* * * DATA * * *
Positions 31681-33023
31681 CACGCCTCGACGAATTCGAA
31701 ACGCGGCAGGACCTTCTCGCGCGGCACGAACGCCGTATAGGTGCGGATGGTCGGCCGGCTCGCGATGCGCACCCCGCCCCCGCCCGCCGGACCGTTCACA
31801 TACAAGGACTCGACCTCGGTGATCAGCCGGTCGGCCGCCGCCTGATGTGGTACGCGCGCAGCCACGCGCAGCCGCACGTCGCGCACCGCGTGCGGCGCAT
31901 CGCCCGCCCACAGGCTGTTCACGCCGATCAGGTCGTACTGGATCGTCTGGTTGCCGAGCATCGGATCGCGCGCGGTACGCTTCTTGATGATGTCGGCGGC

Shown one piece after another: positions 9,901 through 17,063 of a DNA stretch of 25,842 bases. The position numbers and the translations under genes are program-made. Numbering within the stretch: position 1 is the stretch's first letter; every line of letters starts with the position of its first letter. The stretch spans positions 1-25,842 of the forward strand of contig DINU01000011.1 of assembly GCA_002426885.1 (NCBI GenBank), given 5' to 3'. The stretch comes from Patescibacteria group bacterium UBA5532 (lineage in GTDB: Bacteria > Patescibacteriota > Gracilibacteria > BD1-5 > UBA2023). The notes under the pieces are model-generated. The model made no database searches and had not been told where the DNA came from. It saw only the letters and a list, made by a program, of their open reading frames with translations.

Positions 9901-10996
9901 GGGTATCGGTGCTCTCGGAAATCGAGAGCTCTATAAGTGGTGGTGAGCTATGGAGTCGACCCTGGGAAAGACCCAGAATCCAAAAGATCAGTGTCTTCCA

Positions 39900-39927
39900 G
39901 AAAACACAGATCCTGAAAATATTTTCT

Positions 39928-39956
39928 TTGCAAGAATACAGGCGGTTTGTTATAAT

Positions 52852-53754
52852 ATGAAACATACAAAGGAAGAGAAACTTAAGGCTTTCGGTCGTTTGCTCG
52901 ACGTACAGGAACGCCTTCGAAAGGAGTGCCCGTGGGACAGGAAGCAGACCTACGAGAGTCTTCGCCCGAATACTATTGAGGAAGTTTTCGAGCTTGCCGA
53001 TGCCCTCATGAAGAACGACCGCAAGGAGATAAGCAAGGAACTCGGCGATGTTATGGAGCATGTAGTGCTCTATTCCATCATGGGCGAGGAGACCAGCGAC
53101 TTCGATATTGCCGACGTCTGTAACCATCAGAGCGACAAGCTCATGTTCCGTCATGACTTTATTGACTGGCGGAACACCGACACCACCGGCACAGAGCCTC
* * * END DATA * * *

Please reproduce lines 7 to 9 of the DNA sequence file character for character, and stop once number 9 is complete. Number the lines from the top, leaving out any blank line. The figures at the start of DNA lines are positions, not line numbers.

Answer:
Positions 9901-10996
9901 GGGTATCGGTGCTCTCGGAAATCGAGAGCTCTATAAGTGGTGGTGAGCTATGGAGTCGACCCTGGGAAAGACCCAGAATCCAAAAGATCAGTGTCTTCCA

Positions 39900-39927